Pirates activate Chris Stewart, send Tony Sanchez to minors

1 Comment

Francisco Cervelli has a new backup, as the Pirates activated catcher Chris Stewart from the disabled list and demoted Tony Sanchez to Triple-A.

Sanchez was the fourth overall pick in the 2009 draft, but the Pirates have never felt comfortable turning to him as a regular (even though Sanchez tweets about being ready for an expanded role every year, like clockwork).

He’ll be 27 years old next month, yet Sanchez has logged just 155 plate appearances in the majors spread over three seasons and now rather than keep him a backup role over a light-hitting journeyman like Stewart the Pirates are sending him to Triple-A for a fourth season.

The Royals are paying everyone. Why can’t all of the other teams?

Getty Images
7 Comments

Over the past several weeks we’ve heard a lot of news about teams furloughing front office and scouting staff, leveling pay cuts for those who remain and, most recently, ceasing stipends to minor league players and releasing them en masse. The message being sent, intentionally or otherwise, is that baseball teams are feeling the pinch.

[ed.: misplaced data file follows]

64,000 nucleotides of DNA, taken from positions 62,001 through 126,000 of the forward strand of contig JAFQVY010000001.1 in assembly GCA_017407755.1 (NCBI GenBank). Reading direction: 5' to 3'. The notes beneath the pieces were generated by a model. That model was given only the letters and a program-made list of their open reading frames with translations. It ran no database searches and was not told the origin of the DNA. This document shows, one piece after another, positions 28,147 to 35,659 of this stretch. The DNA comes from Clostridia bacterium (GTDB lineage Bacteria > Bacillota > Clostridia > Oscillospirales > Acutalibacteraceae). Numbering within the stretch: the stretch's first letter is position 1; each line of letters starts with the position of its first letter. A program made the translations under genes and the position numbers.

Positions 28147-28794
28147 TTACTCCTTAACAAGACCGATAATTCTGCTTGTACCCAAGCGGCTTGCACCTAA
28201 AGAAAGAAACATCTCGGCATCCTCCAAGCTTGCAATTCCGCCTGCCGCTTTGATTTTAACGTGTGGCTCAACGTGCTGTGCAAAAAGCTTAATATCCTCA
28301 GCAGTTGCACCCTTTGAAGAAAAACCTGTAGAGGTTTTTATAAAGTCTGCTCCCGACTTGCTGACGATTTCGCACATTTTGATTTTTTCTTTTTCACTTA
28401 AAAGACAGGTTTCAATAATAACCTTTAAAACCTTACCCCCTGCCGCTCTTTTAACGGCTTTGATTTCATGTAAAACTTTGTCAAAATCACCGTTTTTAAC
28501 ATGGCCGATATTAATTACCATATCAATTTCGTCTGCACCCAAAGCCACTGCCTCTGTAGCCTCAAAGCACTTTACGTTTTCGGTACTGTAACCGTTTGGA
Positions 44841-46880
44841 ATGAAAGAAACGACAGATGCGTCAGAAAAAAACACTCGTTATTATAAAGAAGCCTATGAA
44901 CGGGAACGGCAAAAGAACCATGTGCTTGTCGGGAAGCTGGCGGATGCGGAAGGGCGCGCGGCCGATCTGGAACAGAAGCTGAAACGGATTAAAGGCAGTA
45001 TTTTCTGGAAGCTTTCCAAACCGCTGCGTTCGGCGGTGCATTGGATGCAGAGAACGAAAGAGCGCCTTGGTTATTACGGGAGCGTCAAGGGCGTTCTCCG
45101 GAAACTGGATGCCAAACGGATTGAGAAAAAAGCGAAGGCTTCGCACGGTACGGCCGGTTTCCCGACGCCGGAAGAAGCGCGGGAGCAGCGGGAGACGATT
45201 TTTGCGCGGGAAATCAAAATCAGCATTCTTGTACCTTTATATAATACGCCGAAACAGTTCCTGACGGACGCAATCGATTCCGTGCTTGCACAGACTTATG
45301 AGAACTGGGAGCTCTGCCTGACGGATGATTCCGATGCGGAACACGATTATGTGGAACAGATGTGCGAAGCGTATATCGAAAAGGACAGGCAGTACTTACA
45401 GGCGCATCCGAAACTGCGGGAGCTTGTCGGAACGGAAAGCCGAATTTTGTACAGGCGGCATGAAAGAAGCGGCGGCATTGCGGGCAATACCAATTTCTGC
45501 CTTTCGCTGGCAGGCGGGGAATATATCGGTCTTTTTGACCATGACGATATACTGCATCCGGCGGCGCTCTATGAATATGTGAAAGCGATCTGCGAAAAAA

The Kansas City Royals, however, are a different story.

Jon Heyman reported this afternoon that the Royals are paying their minor leaguers through August 31, which is when the minor league season would’ve ended, and unlike so many other teams, they are not releasing players either. Jeff Passan, meanwhile, reports that the Royals will not lay any team employees off or furlough anyone. “Nearly 150 employees will not take pay cuts,” he says, though “higher-level employees will take tiered cuts.” Passan adds that the organization intends to restore the lost pay due to those higher-level employees in the future when revenue ramps back up, making them whole.

While baseball finances are murky at best and opaque in most instances, most people agree that the Royals are one of the lower-revenue franchises in the game. They are also near the bottom as far as franchise value goes. Finally, they have the newest ownership group in all of baseball, which means that the group almost certainly has a lot of debt and very little if any equity in the franchise. Any way you slice it, cashflow is likely tighter in Kansas City than almost anywhere else.

Yet the Royals are paying minor leaguers and front office employees while a great number of other teams are not. What’s their excuse?